“Particle pollution is made of soot or tiny particles that come from coal-fired power plants, diesel emissions, wildfires and wood-burning devices. These particles are so small that they can lodge deep in the lungs and trigger asthma attacks, heart attacks and strokes, and can even be lethal,” said Seyler. “Year-round particle pollution levels have dropped thanks to the cleanup of coal-fired power plants and the retirement of old, dirty diesel engines.”

The 2016 report also tracked short-term spikes in particle pollution, as these can be extremely dangerous and even lethal. According to the 2016 report, every county with a monitor in New Hampshire did not see any spikes in short-term particle pollution days that reached unhealthy levels in 2012-2014. Belknap, Grafton, Hillsborough, Merrimack and Rockingham counties all received A’s for short-term particle pollution. While Cheshire County received a C. This is in keeping with the trend across the nation of reducing short-term spikes in particle pollution.

“If we can do more to save lives—we should, and we can,” Marie Mulroy, a member of the American Lung Association of the Northeast’s Leadership Board in New Hampshire said. “The Lung Association calls on New Hampshire leaders to adopt a strong Clean Power Plan to reduce harmful emissions from power plants that worsen climate change and immediately harm health.”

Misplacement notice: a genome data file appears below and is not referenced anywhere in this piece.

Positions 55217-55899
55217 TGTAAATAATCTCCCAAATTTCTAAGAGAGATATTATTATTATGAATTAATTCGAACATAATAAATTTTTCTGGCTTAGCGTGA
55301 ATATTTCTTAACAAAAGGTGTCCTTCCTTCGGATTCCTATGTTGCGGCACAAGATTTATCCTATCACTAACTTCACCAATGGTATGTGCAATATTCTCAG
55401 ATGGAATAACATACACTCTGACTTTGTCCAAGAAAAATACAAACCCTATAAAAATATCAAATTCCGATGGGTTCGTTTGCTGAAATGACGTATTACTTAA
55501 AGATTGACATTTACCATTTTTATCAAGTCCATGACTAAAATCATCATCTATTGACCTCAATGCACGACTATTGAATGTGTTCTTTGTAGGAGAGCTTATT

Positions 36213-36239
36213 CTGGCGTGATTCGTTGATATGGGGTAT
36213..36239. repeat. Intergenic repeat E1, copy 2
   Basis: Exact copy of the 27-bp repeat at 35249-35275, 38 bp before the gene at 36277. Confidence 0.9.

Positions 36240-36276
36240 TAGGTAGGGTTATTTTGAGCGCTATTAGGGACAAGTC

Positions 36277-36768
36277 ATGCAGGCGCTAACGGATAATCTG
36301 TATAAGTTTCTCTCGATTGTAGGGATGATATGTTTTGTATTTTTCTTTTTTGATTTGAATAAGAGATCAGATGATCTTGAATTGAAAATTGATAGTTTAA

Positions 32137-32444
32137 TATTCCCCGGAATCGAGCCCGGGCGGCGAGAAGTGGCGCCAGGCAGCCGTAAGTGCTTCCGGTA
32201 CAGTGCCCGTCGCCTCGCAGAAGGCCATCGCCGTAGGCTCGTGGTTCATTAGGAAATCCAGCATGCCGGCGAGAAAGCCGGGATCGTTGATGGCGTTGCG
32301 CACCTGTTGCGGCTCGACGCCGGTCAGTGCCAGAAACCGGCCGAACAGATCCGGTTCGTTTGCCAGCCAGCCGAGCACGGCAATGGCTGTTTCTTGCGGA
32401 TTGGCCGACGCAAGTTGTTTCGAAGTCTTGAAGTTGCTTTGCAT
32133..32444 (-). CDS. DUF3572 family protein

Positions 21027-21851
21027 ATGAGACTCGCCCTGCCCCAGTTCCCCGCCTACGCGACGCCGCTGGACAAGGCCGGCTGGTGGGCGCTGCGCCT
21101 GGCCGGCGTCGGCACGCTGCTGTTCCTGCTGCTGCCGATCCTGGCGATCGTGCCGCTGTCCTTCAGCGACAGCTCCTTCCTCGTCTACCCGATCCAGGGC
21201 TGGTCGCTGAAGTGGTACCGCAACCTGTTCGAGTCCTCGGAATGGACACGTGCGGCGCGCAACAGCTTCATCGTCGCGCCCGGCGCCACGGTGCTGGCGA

Learn more about New Hampshire’s rankings, as well as air quality across the state and the nation in the 2016 “State of the Air” report at stateoftheair.org. For media interested in speaking with an expert about lung health and healthy air, contact Ebony Walmsley, Communications Associate for the American Lung Association of the Northeast at media@LungNE.org or 860-838-4374.

Significant findings from the American Lung Association’s State of the Air 2016 report for New Hampshire include:
 Belknap:
• Ozone grade remained an A with no unhealthy days
• Short-term particle pollution grade remained an A
• Annual particle pollution level improved slightly


Cheshire:
• Ozone grade was a B
• Short-term particle pollution grade was a C
• Annual level of particle pollution level  improved slightly
Coos:
• Ozone grade was a C; No particle pollution monitor
 
Grafton:
• Ozone grade was a B
• Short-term particle pollution grade remained an A
 
Hillsborough:
• Ozone grade was a D
• Short-term particle pollution grade remained an A
• Annual level of particle pollution level improved slightly.
• Earned a place on the list of cleanest counties for short-term particle pollution
• The Boston-Worcester-Providence, MA-RI-NH-CT metro area ranked tied 70th for polluted city by ozone(rank was 56th in 2014 ,ozone improved)
• The Boston-Worcester-Providence, MA-RI-NH-CT metro area ranked tied for 63rd  most polluted city for short-term particle pollution (maintained number of unhealthy ozone days).
The Boston-Worcester-Providence MA-RI-NH-CT metro area ranked tied for 117th  most polluted for annual particle pollution; this is the metro area’s lowest level ever
 Merrimack:
• Ozone grade was a B
• Short-term particle pollution grade remained an A 
• Annual level of particle pollution improved
 
Rockingham:
• Ozone grade was an F
• Short-term particle pollution grade remained an A
• Rockingham passed for annual particle pollution .